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Welcome to the Superbaugh

Storylines galore, but which ones matter?

by Published: Feb 2, 2013

On one side of the foot­ball, clad in pur­ple, pos­si­bly the great­est line­backer of all-time, Baltimore’s Ray Lewis plays with reck­less aban­don and no mercy. Lewis, clad in a men­ac­ing face­mask com­plete with a black visor, will dance for the last time.

The bicep kiss­ing, run­ning and gun­ning sec­ond year quar­ter­back out of Nevada, often doubted by his peers because of the com­pe­ti­tion he faced in col­lege, will crouch under cen­ter for the San Francisco 49ers. Colin Kaepernick took over mid-season for the injured Alex Smith, and hasn’t looked back.

Ferris State stu­dents have noticed the myr­iad of Super Bowl sto­ry­lines, and have many dif­fer­ing opin­ions on which is the most intriguing.

“I thought it was awe­some how a sec­ond year QB who no one has ever heard of, came in, made the best of every oppor­tu­nity, and became one of the most suc­cess­ful passers in the league,” red­shirt fresh­men Quarterback Jason Vander Laan said.

On Kaepernick’s side­line, he has the wild speak­ing, rah-rah, too-hard-hand-shaking Jim Harbaugh at head coach. Standing oppo­site stage is the softer-spoken younger brother, John Harbaugh, as head coach of the Raven’s.

These two weeks of Super Bowl prepa­ra­tion included sex­ual assault alle­ga­tions of 49er’s receiver Michael Crabtree, a link­ing of Lewis to a deer antler spray con­tain­ing PED’s, and Baltimore quar­ter­back Joe Flacco and his future con­tract negotiations.

Despite all the crazi­ness, there is plenty emo­tion to be found in this game. The Ravens have every emo­tional edge pos­si­ble going into the week­end, includ­ing their great leader.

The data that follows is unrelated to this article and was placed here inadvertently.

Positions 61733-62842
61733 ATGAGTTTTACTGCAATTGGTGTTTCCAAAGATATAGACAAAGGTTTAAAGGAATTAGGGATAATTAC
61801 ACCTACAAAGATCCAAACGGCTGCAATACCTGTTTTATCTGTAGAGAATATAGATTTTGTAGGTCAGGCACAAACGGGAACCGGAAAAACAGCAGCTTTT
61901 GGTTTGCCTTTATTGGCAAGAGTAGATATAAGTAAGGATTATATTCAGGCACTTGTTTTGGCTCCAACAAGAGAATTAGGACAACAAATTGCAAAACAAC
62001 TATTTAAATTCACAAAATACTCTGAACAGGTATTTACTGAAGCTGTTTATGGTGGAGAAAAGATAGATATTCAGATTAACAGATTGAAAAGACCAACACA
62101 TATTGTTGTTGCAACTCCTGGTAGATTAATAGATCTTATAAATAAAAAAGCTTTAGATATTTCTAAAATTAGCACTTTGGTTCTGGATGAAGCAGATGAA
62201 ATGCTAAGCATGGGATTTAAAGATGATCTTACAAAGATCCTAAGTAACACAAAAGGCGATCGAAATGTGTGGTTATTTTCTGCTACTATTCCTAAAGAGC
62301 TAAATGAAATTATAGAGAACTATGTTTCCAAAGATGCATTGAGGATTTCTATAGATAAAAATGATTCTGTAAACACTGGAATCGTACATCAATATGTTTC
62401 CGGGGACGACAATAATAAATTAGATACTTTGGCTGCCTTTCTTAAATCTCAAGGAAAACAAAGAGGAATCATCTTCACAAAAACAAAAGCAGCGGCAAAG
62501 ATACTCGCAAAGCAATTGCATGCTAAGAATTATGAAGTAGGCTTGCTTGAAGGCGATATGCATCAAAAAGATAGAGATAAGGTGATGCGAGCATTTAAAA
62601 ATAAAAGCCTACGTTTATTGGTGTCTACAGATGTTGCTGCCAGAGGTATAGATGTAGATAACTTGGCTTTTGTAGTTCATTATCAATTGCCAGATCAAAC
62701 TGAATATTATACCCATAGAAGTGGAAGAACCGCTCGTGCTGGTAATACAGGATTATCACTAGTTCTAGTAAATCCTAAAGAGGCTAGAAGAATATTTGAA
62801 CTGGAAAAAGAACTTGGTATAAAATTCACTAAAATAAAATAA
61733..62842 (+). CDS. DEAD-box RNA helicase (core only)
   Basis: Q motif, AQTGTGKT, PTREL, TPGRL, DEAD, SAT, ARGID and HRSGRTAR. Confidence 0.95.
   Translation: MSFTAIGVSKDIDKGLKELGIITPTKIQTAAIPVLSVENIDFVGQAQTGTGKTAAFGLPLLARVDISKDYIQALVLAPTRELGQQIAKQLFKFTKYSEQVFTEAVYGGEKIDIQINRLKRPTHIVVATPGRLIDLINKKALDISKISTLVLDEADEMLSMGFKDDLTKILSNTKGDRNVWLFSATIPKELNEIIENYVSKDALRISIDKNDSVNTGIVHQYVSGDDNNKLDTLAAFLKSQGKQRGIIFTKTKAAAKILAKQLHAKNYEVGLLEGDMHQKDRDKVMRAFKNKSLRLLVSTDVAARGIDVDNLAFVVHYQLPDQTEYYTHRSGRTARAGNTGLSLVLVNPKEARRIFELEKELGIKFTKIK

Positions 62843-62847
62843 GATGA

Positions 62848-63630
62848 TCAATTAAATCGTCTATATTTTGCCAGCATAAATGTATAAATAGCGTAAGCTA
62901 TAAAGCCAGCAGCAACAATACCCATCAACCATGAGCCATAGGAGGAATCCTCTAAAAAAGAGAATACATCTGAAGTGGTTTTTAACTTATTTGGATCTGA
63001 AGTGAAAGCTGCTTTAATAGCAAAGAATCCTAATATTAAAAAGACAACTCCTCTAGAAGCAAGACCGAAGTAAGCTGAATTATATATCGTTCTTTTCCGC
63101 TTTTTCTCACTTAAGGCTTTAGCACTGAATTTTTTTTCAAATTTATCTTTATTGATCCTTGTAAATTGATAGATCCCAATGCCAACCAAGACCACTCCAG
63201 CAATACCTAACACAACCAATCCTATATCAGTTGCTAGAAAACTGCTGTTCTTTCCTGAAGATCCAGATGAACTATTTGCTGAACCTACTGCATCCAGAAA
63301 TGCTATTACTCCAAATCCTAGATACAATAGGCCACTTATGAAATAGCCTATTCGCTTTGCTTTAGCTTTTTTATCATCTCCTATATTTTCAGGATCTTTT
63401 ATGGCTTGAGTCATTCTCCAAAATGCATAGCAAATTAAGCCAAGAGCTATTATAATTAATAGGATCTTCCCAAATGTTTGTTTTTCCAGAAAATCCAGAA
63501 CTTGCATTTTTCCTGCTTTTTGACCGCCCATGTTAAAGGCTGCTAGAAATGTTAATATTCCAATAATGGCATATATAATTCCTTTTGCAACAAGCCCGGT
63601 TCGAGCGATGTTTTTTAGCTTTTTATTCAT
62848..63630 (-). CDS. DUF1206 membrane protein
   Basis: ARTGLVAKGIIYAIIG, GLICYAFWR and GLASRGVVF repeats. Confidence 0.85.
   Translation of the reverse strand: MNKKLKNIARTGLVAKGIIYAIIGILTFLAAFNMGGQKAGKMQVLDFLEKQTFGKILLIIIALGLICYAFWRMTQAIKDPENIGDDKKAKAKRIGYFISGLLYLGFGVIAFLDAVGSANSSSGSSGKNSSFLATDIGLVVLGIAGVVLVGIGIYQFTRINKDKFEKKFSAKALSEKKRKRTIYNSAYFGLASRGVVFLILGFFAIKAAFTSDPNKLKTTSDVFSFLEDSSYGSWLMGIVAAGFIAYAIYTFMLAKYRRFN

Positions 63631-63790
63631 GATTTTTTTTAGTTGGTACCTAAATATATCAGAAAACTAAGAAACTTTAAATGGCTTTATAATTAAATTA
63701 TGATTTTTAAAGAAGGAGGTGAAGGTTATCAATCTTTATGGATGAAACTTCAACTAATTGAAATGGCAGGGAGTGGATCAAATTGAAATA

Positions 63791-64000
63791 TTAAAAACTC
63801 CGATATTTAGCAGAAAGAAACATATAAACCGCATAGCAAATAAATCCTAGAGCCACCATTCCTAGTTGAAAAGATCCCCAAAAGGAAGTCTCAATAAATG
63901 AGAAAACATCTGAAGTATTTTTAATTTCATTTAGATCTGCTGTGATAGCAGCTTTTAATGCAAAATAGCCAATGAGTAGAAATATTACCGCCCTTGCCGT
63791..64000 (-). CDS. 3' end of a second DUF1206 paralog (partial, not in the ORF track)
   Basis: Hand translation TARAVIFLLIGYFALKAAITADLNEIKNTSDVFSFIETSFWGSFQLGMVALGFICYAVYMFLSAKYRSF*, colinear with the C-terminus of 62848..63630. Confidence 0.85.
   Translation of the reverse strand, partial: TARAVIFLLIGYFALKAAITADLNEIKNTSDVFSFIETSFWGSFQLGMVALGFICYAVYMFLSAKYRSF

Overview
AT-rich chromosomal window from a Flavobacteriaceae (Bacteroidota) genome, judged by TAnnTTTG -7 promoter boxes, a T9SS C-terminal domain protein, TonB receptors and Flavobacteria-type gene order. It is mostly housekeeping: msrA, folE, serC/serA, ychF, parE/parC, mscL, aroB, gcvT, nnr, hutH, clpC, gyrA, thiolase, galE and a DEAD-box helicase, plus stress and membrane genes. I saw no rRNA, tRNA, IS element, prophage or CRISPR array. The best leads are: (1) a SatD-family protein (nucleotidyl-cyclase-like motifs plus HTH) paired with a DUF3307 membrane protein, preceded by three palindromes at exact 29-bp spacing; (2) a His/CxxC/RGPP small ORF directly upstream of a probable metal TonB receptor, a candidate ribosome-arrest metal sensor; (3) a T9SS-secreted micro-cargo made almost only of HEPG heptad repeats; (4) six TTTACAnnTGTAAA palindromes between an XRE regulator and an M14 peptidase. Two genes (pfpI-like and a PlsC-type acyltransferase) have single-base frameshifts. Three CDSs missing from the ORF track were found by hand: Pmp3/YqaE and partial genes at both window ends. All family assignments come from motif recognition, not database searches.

Lewis, 37, will play his last game. He is one of the pro­found cap­tains and moti­va­tors in the his­tory of foot­ball. Emotional as always, Lewis not only leads the Ravens, but the NFL Postseason with 44 total tack­les, sav­ing his best per­for­mance for last. In 1996, his first sack as an NFL player was iron­i­cally of the man who will coach against him, ex-Indianapolis Colt’s quar­ter­back, Jim Harbaugh.

“That has to be my favorite sto­ry­line,” says sopho­more sports mar­ket­ing major Joel Root. “Lewis’ first sack was {Jim} Harbaugh, that’s pretty cool.”

The city of San Francisco has a World Series already this sea­son, how about a Super Bowl to add to the frenzy? Baltimore clings to its team, and their favorite player Ray Lewis, their under­rated quar­ter­back Joe Flacco, and all that they have done for the city.

49er’s quar­ter­back has already tried to hop into the lime­light, attempt­ing to trade­mark his cel­e­bra­tion of kiss­ing his bicep after every score, call­ing it “Kaepernicking.” Are these the first signs that the 49ers have another Terrell Owens on their hands?

Since Joe Namath pro­claimed the Jets would win Super Bowl (III) three, to John Elway’s last drive in XXXII, Whitney Houston’s tear jerk­ing national anthem in 25 (XXV), to David Tyree’s hel­met catch against the near per­fect Patriots in 42(XLII), each Super Bowl has shown that it has life of its own.

Each Super Bowl seems to add another twist and turn to the his­tory of the sport. It entails pas­sion, heart­break, bone crush­ing injuries, and heart­warm­ing moments. Where will XLVII rank?

Ray Lewis Last Dance For the Ravens

Kaepernicking

Ray Lewis First Sack

Whitney Houston Super Bowl 25 National Anthem

Bro Bowl